* | _type.equals(UNX-cpu) CpuUtilPct.avg(server,AvgCpu) +AvgCpu.eval(CpuUtilPct > 10) chart(cluster) buckets(6)
* | _type.equals(win-cpu) ProcessorPct.avg(server,AvgCpu) +AvgCpu.eval(ProcessorPct > 10) chart(cluster) buckets(6)

Anomaly Detection

The two main tools the Logscape offers through its search syntax for Anomaly detection are the ‘percentile()’ function, as well as the ‘eval()’ function. Percentile offers you the bands of values, and the use of ‘eval’ allows the user to specify their own criteria through the likes of ‘eval(CPU > CpuAvg+10)’

* | _type.equals(win-netutil) ThroughputMBps.avg(_host,Thru) +Thru.eval(ThroughputMBps > 3) chart(stacked)

The above is a boolean search for environments making use of the WindowsApp which would trigger when network traffic spikes over 3MB/s, while booleans still retain their value on a workspace the main intention is for them to be used as trigger conditions for alerts.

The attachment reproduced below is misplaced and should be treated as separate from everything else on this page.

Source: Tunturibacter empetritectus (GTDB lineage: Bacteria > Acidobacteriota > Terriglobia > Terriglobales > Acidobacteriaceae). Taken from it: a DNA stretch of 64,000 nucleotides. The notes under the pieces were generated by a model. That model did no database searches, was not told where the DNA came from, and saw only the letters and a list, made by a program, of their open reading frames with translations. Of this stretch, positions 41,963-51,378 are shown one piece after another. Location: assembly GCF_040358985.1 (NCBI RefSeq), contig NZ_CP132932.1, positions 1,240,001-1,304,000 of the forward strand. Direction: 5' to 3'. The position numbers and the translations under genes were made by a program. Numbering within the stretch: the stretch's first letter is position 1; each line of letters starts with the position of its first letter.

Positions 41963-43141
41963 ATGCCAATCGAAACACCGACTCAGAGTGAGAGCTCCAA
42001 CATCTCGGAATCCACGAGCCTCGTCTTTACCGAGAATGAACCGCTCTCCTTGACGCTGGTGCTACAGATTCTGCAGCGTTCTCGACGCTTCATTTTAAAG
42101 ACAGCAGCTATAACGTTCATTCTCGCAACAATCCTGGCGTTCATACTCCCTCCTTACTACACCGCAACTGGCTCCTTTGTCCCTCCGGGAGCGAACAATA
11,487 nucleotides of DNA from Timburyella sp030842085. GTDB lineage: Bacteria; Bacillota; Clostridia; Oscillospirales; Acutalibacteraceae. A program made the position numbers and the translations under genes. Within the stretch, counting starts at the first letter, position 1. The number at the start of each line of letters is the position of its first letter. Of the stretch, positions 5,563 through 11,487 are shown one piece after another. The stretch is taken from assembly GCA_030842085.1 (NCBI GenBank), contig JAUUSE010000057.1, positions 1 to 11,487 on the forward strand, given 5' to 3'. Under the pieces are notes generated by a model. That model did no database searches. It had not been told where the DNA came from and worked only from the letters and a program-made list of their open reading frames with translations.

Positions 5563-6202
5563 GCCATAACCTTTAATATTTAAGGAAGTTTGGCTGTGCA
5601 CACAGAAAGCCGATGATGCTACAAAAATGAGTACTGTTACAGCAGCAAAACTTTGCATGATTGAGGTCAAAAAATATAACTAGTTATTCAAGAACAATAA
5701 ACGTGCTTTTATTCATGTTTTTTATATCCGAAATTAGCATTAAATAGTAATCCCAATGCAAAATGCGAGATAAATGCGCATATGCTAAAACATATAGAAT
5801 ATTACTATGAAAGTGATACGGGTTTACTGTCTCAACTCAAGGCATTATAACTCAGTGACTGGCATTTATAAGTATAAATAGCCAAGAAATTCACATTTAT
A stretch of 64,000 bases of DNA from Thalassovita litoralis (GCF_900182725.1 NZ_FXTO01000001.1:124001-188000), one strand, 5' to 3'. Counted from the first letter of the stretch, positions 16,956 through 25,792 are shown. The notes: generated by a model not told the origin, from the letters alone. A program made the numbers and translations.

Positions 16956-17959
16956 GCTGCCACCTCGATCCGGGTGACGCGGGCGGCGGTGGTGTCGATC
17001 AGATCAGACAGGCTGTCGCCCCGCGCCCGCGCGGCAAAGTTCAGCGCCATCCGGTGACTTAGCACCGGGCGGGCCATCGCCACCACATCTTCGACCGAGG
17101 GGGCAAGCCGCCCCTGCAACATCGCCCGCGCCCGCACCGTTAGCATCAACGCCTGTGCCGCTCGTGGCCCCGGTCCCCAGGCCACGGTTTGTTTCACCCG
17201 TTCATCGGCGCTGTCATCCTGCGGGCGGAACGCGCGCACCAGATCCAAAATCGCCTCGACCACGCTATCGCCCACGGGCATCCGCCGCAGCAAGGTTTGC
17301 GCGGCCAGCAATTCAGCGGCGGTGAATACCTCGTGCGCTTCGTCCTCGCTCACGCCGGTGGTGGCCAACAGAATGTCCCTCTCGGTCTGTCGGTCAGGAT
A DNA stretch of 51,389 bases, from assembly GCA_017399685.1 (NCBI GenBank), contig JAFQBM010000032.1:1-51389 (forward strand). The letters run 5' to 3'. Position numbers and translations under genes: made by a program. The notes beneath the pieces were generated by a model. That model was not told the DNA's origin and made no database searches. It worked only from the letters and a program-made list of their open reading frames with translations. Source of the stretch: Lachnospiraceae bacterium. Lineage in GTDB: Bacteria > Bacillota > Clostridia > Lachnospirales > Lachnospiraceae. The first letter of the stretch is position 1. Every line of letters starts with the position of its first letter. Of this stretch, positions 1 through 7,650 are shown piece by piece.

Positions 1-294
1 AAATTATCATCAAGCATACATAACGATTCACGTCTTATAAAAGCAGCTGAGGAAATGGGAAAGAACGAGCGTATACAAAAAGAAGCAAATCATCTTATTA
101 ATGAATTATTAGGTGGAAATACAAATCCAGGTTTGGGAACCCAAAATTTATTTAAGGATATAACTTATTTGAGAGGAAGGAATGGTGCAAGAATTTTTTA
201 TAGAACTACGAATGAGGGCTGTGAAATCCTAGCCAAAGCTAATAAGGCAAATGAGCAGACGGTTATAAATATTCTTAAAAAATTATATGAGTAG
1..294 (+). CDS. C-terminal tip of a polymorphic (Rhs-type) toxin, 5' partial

* | _type.equals(win-netutil) ThroughputMBps.percentile(,95)

The above would give results if your network throughput is above the 95th percentile, again useful for both workspaces and alert triggers.

In Conclusion

Hopefully this blog post has been insightful to you and showed you some new and interesting applications for Logscape analytics. Make sure to keep an eye out for future examples of how you can apply different analytics to your data.